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Short-term lending could face loan, interest rate cap
Short-term lenders in Minnesota may be capped at the number of loans they can issue to a borrower per year and may have to limit interest rates.
Sponsored by Rep. Joe Atkins (DFL-Inver Grove Heights), HF2293 would require short-term lenders to determine and document whether a potential borrower has the ability to repay a loan, limit a borrower’s debt-to-income ratio to 41 percent, and cap the number of short-term loans at four per year.
The bill was passed 73-58 by the House Thursday, but not before an extensive debate. It now goes to the Senate, where Sen. Jeff Hayden (DFL-Mpls) is the sponsor.
“Think about the highest interest rate you’ve ever paid on a loan. For me, it was 12 percent,” Atkins said. “What we’re talking about here are rates in excess of 391 percent. Those who take out payday loans should not be treated like second-class citizens.”
Several amendments were successfully added to the bill that would allow borrowers who’ve maxed out at four loans for the year to get a fifth if they need to pay a student loan, child support payment, or mortgage or residential rent payment. The interest rate for this extra loan would be capped at 36 percent, which would also be applied to active-duty military and those who’ve been honorably discharged.
“By the time they get to that fifth loan, half the money they’re paying back is interest,” Atkins said. “It’s just not right.”
When a payday lending bill came through the House a few years ago, Atkins said he voted for it because it was intended for these loans to be for emergency use and it appeared that the lender took all the risk because of high default rates. Currently, the default rate on short-term loans in Minnesota is 2 percent. The average number of short-term loans taken by one person per year is 10.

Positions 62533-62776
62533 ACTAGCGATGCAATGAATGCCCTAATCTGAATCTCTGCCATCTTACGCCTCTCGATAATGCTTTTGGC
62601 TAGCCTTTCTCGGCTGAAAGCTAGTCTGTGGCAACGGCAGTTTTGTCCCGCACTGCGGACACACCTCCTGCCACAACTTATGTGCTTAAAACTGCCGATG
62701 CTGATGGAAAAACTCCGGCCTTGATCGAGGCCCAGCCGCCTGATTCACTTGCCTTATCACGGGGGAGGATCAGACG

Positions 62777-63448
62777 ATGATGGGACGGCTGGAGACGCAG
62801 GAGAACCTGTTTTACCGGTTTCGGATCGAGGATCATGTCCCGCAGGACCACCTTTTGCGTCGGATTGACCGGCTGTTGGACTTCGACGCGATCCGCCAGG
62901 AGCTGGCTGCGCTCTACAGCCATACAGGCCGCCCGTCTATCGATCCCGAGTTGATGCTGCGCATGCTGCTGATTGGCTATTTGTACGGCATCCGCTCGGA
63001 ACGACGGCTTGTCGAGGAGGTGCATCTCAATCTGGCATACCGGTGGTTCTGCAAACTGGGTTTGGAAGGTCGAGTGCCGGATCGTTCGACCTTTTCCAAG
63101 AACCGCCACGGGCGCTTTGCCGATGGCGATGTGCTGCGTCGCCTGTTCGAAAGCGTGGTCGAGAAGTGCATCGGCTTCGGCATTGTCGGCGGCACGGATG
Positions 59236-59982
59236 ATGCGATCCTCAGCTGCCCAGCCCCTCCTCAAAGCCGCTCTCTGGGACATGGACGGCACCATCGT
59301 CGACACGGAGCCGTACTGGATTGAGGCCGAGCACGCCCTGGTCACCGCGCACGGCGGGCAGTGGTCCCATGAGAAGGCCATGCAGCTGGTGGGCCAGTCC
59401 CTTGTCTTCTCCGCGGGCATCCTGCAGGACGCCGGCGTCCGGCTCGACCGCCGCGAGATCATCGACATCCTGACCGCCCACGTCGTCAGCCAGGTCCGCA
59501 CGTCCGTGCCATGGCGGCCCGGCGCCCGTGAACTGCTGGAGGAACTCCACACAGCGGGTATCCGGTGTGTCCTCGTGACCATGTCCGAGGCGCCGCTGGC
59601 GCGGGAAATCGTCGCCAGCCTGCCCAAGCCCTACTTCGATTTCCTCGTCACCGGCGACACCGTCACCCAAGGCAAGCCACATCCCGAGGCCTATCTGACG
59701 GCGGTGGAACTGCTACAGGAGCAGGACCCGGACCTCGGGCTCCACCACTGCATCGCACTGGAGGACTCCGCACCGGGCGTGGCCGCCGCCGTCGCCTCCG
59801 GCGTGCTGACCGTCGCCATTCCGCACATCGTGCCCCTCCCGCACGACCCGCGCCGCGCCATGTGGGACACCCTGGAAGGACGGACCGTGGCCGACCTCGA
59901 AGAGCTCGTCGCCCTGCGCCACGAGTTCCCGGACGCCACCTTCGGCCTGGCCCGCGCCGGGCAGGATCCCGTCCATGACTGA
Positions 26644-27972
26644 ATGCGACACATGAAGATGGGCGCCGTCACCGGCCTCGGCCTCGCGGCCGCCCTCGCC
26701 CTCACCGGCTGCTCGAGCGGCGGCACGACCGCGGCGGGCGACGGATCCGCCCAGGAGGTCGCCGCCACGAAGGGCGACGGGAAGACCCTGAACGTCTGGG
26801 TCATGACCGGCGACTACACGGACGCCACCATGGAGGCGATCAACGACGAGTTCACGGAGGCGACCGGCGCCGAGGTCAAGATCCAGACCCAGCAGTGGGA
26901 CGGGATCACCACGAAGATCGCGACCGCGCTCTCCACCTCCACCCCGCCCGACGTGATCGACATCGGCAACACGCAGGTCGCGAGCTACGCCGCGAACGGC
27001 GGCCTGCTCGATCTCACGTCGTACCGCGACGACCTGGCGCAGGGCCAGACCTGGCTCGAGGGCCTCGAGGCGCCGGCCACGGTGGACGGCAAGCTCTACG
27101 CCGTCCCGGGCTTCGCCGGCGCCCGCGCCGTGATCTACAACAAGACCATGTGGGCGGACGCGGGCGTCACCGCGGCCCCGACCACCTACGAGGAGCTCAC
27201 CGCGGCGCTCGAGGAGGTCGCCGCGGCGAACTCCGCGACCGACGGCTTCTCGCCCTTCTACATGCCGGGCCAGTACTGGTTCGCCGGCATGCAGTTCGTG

Rep. Greg Davids (R-Preston) said that it was difficult for him to understand the purpose of the bill when the system is working and there have been no complaints reported on regulated short-term lenders. Any complaints about short-term lenders have been those that are unregulated on the Internet.
“Most bills have a reason,” he said. “I’m still trying to figure out the reason for this bill. Let’s call it the Loan Shark Protection Act of 2014. If we do this, people will either go on the Internet or to the street to a guy named Guido or Bruno where they’ll be at risk of losing a finger.”
Rep. Kurt Zellers (R-Maple Grove) said the issue was not with Minnesota businesses, but with the Internet.
“You’re putting the people you claim to be helping at greater risk by sending them to the Internet,” he said. “You have no idea where these [Internet] folks are or the rate they’re charging. It’s the wild, wild west. I can’t support a bill that will take choices away from consumers.”
The bill would:
- require the state’s payday lenders to check the borrower’s credit history and confirm that the borrower has not already committed 41 percent or more of their income with obligations for housing, other loans and credit, or child support/alimony;
- require payday lenders to enter all new loans into the credit reporting system, thus making those debts appear on the reports pulled by other payday lenders;
- bar payday lenders from lending to borrowers who have already taken out four payday loans in the previous 12 months, or have been in debt on payday loans for more than 90 days out of the last 365;
- prohibit the lender from issuing a loan if they can’t verify the borrower’s past history;
- strip payday lenders of the ability to roll “costs” into their loans at any chosen rate, but must follow the rate schedule for other “small loans,” which are around 10 percent of the loan amount;
- require payday lenders to inquire whether the borrower is on active-duty military service, or is the spouse or dependent of someone serving on active duty, and if so, they cannot charge more than the federally allowed 36 percent APR for a loan; and
- prohibit industrial loan and thrift companies from making payday loans, limiting all short-term lending to the $350 “consumer small loan” option.
- How a $150 loan for kids' Christmas gifts cost a Minnesota woman $4,000, by Cynthia Boyd (MinnPost, March 2014)
- Churches target abusive payday loans, plan to offer alternative, by Rebekah Peterson (TC Daily Planet, November 2013)
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